A day of visible passage overload, with a veritable torrent of migrants battling through overhead into the continuing stiff easterly. Numbers were impossible to quantify in full but an early morning 45 minute sample count at the Bill that came up with 800 House Martins, 650 Swallows, 400 Meadow Pipits, 250 Linnets, 80 Goldfinches, a Woodlark and a Siskin provided a mere snap-shot from just one spot of a passage that looked to be taking place on such a broad front that similar counts could have been made just about anywhere on the island; the pick of the quality overhead were 3 Spoonbills that flew east over the Bill before heading away north and later dropping in at Lodmoor, a Short-eared Owl at the Bill and a Lapland Bunting over Barleycrates Lane. There were perhaps slightly more grounded migrants about than in recent days but nothing was easy to get to grips with in the wind-lashed trees and the rewards got no better than at least 5 Firecrests and a Great Spotted Woodpecker at the Bill and another Firecrest at Southwell. The only seawatch report came from Chesil Cove where 15 Common Scoter, 14 Brent Geese and a Grey Plover passed by.
It goes without saying that moth interest dropped still further, with a Silver Y at the Obs and a White-speck at West Grove Terrace the only immigrants amongst the trap catches.
With there still being precious few reasons for migrants to drop out of the crystal clear night sky it remained largely quiet on the ground, where 2 new Firecrests at the Obs were a pretty minor highlight amongst small numbers of other very routine arrivals. It was considerably busier overhead with some strong pulses of Swallows and House Martins in particular heading through into the brisk easterly; all the expected pipits, wagtails and finches were also well represented, with higher quality coming in the form of a Red Kite that did a circuit of the island, 6 Crossbills over Suckthumb, a Hobby over Barleycrates and 2 Merlins, 2 Short-eared Owls and a Hobby over the Bill.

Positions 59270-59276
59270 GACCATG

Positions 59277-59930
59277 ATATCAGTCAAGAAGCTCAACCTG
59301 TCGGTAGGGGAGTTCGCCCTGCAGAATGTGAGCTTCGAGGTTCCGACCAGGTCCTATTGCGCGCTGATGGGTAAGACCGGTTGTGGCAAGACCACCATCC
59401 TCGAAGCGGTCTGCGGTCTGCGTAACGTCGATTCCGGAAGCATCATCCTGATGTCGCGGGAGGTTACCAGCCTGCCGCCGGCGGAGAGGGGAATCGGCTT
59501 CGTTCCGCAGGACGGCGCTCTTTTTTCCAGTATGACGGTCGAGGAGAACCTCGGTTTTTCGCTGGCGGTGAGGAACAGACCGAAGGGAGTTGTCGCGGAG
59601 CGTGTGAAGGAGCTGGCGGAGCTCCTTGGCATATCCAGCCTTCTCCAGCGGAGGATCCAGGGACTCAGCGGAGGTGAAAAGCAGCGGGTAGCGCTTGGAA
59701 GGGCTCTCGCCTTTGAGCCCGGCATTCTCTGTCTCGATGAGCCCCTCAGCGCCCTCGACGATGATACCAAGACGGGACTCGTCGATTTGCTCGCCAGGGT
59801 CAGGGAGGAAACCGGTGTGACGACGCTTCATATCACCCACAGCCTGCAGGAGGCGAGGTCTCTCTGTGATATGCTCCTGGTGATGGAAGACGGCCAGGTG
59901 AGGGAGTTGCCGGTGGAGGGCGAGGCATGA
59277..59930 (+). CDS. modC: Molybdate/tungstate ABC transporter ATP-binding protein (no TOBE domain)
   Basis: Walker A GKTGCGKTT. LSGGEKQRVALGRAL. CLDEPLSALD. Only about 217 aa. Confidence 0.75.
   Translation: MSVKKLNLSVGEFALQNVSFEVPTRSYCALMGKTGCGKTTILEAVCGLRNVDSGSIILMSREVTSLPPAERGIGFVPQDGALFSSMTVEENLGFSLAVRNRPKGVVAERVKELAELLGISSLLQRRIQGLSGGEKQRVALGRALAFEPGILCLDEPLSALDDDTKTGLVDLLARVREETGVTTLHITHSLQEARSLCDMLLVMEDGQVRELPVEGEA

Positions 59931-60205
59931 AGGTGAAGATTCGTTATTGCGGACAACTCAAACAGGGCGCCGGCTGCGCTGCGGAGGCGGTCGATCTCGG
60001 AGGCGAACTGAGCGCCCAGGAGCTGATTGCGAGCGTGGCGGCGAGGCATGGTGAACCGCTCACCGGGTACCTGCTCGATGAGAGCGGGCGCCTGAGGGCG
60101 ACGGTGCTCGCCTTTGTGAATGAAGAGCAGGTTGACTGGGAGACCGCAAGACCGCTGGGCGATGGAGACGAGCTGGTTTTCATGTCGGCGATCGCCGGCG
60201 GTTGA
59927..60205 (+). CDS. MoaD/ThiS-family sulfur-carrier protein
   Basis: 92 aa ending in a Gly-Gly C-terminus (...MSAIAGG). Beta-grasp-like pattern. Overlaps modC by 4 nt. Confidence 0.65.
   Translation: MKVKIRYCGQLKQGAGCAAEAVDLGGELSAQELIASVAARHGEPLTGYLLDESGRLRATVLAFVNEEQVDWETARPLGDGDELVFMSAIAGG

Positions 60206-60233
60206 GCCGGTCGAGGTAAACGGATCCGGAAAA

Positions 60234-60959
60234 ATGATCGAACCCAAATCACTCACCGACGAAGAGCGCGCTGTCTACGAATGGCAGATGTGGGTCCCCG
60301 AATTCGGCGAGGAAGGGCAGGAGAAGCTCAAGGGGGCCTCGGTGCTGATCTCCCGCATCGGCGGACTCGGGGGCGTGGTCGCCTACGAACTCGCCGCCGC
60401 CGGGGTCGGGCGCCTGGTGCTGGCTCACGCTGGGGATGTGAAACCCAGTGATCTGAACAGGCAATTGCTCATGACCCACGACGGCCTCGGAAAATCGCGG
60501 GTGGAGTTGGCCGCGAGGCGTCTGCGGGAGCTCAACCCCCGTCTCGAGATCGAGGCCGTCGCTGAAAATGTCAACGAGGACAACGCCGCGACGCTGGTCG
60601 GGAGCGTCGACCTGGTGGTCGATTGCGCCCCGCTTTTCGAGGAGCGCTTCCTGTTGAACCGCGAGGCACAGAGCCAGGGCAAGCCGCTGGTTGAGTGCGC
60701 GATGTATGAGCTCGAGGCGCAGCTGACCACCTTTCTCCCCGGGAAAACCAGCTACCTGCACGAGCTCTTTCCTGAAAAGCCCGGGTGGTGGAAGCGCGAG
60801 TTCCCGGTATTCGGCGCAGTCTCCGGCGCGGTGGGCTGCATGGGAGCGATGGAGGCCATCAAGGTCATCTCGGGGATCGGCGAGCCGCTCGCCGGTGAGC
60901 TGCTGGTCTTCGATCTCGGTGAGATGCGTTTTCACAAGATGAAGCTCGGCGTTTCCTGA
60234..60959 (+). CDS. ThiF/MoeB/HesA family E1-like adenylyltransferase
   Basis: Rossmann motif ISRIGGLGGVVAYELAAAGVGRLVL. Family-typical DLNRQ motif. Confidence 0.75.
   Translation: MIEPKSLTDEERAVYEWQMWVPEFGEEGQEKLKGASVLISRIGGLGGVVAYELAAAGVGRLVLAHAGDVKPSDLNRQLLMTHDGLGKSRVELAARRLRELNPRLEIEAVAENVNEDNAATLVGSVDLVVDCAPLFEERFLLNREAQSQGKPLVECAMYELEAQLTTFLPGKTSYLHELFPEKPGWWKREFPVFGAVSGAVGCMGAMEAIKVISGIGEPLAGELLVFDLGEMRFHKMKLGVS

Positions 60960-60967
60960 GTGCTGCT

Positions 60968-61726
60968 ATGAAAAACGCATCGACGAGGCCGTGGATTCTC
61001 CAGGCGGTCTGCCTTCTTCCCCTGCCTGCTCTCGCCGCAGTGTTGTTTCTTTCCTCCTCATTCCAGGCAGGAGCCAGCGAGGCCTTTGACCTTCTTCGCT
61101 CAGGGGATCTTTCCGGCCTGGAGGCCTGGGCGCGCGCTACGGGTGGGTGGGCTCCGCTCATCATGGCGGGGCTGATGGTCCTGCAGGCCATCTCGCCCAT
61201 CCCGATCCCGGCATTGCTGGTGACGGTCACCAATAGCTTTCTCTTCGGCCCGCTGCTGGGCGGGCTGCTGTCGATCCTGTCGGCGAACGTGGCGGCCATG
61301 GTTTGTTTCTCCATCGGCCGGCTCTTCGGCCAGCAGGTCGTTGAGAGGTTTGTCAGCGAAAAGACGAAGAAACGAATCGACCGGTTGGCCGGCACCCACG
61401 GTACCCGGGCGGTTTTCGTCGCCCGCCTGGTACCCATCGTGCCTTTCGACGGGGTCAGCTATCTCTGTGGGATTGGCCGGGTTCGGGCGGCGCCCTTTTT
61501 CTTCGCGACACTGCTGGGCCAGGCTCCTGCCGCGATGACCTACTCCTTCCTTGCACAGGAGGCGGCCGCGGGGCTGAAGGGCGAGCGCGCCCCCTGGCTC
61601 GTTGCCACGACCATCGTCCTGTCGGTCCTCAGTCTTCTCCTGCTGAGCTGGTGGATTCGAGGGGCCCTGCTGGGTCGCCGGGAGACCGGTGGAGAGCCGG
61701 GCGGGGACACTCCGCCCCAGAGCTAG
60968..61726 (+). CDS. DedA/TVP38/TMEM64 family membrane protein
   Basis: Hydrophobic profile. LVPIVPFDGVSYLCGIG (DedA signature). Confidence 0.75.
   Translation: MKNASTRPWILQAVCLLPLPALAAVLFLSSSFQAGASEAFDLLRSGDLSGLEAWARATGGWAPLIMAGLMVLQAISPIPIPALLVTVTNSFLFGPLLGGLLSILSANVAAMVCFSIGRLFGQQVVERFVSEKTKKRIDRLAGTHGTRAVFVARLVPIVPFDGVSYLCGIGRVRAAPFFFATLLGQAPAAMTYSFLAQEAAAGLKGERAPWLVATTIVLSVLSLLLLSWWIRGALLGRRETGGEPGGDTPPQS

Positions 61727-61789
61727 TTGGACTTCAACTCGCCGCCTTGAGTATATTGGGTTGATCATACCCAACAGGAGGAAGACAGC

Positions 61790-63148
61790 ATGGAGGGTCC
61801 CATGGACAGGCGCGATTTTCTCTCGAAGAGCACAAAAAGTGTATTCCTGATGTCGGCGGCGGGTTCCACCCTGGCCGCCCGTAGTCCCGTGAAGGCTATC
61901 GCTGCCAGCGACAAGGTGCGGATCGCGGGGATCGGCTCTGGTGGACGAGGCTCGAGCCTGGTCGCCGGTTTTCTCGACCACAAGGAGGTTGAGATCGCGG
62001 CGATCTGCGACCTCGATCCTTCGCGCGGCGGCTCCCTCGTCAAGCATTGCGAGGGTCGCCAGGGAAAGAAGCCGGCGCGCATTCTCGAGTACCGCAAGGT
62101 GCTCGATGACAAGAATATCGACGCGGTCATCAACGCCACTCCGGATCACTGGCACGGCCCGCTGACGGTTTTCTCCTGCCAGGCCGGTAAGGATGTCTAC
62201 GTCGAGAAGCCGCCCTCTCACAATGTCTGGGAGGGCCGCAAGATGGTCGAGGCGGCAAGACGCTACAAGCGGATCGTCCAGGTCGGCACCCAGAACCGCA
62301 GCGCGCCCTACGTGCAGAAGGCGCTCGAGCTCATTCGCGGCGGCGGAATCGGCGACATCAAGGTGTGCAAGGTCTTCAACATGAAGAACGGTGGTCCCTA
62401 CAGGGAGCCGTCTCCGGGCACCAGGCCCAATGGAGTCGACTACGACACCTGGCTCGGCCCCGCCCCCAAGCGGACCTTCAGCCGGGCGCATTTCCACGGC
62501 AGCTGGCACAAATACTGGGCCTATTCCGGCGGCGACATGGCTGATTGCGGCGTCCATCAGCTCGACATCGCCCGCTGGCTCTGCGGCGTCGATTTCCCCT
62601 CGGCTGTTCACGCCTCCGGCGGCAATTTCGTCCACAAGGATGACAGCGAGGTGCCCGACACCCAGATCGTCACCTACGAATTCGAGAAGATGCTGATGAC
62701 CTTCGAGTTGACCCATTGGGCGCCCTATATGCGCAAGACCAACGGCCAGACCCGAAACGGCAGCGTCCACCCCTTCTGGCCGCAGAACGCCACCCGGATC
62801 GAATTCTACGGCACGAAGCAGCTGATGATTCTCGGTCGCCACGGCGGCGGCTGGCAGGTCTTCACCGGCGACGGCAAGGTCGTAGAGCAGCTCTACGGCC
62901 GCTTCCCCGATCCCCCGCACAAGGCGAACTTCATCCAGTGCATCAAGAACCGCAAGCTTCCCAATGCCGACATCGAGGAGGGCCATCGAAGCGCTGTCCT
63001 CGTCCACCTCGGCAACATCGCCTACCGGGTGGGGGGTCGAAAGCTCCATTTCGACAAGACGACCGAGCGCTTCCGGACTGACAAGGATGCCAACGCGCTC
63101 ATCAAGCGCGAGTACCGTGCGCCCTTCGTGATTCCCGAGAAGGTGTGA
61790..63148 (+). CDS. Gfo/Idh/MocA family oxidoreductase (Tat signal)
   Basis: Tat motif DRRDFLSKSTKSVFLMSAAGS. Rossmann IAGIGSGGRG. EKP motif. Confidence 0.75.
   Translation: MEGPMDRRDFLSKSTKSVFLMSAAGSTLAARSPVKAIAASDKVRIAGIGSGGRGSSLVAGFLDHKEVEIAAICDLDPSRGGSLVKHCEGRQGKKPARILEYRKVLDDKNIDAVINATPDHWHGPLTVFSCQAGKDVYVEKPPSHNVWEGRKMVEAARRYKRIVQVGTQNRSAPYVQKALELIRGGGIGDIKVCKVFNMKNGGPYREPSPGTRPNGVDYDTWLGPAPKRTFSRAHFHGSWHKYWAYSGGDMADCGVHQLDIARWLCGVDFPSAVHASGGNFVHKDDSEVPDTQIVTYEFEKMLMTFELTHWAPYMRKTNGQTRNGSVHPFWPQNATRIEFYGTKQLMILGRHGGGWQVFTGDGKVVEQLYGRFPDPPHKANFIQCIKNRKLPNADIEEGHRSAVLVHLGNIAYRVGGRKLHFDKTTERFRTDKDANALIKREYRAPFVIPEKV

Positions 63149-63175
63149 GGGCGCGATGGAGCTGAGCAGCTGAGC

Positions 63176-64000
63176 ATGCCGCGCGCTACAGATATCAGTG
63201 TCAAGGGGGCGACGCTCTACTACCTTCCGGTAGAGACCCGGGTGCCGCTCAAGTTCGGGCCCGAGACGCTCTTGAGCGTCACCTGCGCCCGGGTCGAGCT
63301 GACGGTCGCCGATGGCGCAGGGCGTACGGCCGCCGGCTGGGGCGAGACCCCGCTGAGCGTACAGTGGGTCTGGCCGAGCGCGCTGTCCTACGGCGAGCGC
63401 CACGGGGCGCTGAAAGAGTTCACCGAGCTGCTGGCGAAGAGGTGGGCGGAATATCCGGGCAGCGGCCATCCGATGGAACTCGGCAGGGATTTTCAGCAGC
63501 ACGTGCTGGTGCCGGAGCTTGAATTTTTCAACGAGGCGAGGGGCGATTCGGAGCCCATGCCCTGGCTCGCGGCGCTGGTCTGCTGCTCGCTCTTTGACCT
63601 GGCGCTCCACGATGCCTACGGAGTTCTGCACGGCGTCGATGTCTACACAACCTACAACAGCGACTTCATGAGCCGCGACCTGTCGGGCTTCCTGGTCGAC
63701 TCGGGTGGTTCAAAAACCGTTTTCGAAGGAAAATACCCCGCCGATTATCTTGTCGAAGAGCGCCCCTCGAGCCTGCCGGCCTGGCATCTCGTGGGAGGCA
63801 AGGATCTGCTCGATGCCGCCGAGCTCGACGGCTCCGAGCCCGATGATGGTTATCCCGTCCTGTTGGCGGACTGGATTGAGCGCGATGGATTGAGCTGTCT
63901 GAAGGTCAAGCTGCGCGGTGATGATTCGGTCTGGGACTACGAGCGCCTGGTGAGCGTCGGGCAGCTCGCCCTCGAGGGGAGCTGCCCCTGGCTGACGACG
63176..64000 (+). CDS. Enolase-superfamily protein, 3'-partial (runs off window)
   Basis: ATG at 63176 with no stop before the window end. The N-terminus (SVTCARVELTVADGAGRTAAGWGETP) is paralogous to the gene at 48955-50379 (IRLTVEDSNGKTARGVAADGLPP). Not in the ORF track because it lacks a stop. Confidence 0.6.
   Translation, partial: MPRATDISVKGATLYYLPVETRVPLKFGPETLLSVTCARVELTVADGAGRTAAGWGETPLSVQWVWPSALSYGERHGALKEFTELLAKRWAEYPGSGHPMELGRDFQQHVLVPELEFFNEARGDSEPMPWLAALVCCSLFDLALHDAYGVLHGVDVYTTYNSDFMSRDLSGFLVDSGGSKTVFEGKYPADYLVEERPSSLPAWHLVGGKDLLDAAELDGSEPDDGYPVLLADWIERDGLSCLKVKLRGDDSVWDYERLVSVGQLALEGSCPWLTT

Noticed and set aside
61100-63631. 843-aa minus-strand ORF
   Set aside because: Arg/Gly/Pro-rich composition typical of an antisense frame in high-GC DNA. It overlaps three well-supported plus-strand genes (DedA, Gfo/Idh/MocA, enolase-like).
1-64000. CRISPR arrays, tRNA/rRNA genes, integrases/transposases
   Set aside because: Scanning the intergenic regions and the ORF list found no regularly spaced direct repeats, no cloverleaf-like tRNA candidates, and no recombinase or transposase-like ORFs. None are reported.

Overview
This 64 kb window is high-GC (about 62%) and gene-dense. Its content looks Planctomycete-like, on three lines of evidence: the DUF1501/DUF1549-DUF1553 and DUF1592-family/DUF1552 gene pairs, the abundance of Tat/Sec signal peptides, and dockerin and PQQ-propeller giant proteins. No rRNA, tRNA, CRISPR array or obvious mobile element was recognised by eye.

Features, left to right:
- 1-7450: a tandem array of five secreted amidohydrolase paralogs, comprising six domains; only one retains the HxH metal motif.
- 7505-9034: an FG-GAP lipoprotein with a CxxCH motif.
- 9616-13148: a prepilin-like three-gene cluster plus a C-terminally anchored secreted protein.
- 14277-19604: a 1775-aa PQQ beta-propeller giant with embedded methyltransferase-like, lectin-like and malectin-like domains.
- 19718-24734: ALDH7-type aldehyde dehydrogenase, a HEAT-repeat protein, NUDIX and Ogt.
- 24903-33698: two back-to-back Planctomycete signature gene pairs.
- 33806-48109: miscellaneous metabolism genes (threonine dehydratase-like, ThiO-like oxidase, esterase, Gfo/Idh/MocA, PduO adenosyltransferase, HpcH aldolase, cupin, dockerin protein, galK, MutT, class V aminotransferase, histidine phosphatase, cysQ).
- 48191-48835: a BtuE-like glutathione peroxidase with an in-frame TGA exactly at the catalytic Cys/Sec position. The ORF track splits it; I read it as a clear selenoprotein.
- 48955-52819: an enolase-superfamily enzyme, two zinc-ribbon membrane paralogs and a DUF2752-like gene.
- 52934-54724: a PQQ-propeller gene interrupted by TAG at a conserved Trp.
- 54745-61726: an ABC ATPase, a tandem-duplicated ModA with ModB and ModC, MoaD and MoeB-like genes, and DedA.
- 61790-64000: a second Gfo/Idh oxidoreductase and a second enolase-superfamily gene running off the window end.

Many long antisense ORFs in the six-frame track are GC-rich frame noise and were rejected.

Moth interest diminished considerably, with the lowest immigrant total at the Obs - just 3 individuals - since 23rd June; the only scarcer species making the list were a Delicate at West Grove Terrace and a Convolvulus Hawk-moth visiting Nicotiana flowers there at dusk.
Although we'd imagined that migrants must have been streaming over during the recent clear nights it would seem from Nick Hopper's latest evidence that wasn't the case during the first few hours of last night. Up to the time of compiling this update Nick's only had a chance to go through his recordings made between dusk and midnight, but during that period he logged just 15 birds; interestingly though, these did include two species we haven't yet been seeing during the daylight hours: the first 3 Redwings of the autumn were particularly noteworthy:
...whilst 10 Song Thrushes were hopefully also a sign of things to come as late autumn passage gathers momentum:
With no change in the weather bar the wind racking up to an even more difficult blasting easterly today was not especially fruitful. A fly-by Ortolan Bunting at the Bill that didn't oblige by dropping in for general consumption provided the one moment of quality in conditions that saw to it all the day's numbers were also overhead, where hirundines, Meadow Pipits and a miscellany of wagtails and finches passed through in decent albeit unexceptional quantities. It was considerably quieter on the ground, where 2 Firecrests and a Short-eared Owl at the Bill were the only minor highlights amongst paltry numbers of commoner migrants.
The odd single Clouded Yellows and Hummingbird Hawk-moths were again reported at several sites.
Moth numbers dwindled as the wind increased, with a single Scarce Bordered Straw at the Obs the only immigrant of note.